School of Graduate Studies

School of Graduate Studies
School of Graduate Studies

Jim Pine: Helping people take care with care

January, 2017
By Natalia Mukhina

Alumnus Jim Pine

Jim Pine

Queen’s alumnus Jim Pine does not like punching clocks. Conversely, he likes variety and a bit of freedom in managing his time. An executive with over 35 years of experience in municipal affairs, Jim’s approach to his job is anything but routine or bureaucratic.

“As a public servant, I am always among people, and I believe caring about people means doing so during more than just regular office hours,” Jim explains.

Signing up as an Alumni Career Mentor, Jim wishes to help graduate students interested in developing careers outside academia, especially in municipal affairs. With his wealth of diverse experience in the field, Jim can contribute a lot of mentoring to the next generation of public servants.

Jim has been involved with various municipalities across Ontario since he graduated from Queen’s, first with a Bachelor’s in Geography and then with a Master’s in Public Administration. A native of Red Lake, a small town in northwest Ontario, Jim describes himself as a natural-born municipal public servant. “My father was in local politics for 30 years, so local government comes naturally to me and may be in my genes,” smiles Jim.

Since 2002, Jim has been performing as the Chief Administrative Officer for the County of Hastings, which has both rural and urban communities. The county is a diverse geographic area stretching almost 160 km to the northwest of Belleville.

“It is certainly not easy to manage all business affairs and a range of public services, including emergency services, over such a large area,” Jim says. “Yet, what is really tough in my work is to be in the public eye all the time. If you consider a career in public administration, you should be prepared for that.”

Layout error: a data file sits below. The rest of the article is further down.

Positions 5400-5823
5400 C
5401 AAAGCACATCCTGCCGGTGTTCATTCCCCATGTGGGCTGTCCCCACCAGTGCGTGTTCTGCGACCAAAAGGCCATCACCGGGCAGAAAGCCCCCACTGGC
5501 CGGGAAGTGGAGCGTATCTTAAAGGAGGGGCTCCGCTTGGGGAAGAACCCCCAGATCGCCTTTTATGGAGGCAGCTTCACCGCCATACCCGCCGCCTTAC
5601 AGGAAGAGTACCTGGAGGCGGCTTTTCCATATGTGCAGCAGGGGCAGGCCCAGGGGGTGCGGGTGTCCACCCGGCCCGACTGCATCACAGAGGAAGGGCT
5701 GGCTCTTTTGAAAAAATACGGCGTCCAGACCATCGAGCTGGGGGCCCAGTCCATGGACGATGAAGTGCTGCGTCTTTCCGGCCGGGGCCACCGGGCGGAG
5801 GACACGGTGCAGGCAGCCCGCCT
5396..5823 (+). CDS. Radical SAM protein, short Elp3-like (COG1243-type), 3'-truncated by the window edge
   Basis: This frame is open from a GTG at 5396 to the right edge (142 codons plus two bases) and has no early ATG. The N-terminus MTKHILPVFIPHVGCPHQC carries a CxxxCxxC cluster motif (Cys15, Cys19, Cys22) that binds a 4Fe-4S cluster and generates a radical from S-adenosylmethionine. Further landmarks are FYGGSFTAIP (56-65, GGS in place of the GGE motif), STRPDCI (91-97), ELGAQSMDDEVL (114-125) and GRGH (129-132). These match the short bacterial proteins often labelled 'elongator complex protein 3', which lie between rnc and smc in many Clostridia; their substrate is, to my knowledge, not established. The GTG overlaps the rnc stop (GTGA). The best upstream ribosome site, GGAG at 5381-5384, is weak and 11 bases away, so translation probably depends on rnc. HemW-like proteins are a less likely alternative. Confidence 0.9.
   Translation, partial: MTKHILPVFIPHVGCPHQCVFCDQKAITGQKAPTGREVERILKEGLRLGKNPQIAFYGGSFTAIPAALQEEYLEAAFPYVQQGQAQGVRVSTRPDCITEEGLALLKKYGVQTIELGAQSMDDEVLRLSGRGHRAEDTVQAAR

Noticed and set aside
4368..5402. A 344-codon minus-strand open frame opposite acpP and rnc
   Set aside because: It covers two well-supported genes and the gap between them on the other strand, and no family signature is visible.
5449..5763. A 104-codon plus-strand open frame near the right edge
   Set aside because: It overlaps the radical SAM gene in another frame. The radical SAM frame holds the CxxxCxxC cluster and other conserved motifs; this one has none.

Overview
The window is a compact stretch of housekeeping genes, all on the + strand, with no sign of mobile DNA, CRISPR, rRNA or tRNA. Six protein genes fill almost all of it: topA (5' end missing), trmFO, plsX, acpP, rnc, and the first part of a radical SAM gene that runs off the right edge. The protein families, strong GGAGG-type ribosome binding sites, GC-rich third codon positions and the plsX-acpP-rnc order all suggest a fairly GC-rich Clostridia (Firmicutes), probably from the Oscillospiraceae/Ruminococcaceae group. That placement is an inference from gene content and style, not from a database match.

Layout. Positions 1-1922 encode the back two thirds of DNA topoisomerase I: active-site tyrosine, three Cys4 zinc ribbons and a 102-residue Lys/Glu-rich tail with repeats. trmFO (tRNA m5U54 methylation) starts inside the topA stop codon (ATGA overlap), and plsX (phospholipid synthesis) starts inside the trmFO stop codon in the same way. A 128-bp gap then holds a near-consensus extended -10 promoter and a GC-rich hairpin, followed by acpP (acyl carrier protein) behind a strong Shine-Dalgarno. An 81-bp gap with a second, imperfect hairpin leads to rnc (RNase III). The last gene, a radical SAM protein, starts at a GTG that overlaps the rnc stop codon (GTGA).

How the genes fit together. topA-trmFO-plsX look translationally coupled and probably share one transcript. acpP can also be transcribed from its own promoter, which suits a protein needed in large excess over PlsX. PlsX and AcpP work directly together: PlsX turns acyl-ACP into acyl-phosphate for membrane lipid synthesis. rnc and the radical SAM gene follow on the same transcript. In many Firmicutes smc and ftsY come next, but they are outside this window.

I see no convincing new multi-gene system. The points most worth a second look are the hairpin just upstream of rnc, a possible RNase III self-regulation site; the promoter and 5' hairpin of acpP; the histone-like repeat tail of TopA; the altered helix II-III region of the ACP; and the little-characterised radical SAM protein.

Jim smiles while thinking back on good memories from his Queen’s years. “Obviously, Queen’s has a high academic standard. It was a great time in my life! Queen’s gave me skills that helped me build my career and establish professional connections. I met a lot of people here from different disciplines, organizations, government and the private sector.” Jim stays in touch with Queen’s people working on projects with former students and professors.

What are the top skills of a successful public administrator, according to Jim Pine? “You have to be a good thinker, listener, and risk taker,” responds Jim confidently. “You have to be skilled in managing people and weighing diverse risks correctly. You should not be frightened by that. You just have to gain strong leadership skills to provide the right direction to both people and business processes.”

Importantly, Jim has distilled a sort of professional wisdom out of his long-term administrative career and participation in many municipal projects. “Our job as public servants is to take care of people. It sounds very simple, doesn’t it? But it’s not so simple to follow this approach.” Helping people and communities and doing so with care and passion - that is Jim Pine’s mission as a municipal leader.

Jim advises his staff to ask themselves every morning after waking up: “How can I help somebody today?” He is confident that such a simple exercise will help them stay in tune with other people. “If you can do that every day as an individual, we will be an effective municipal organization because we will be focused on the right things,” emphasizes Jim.

“People are always a challenge,” adds Jim. “It is my daily challenge to care about people. If you just stay focused on the right things, people will recognise your empathy and appreciate it.”

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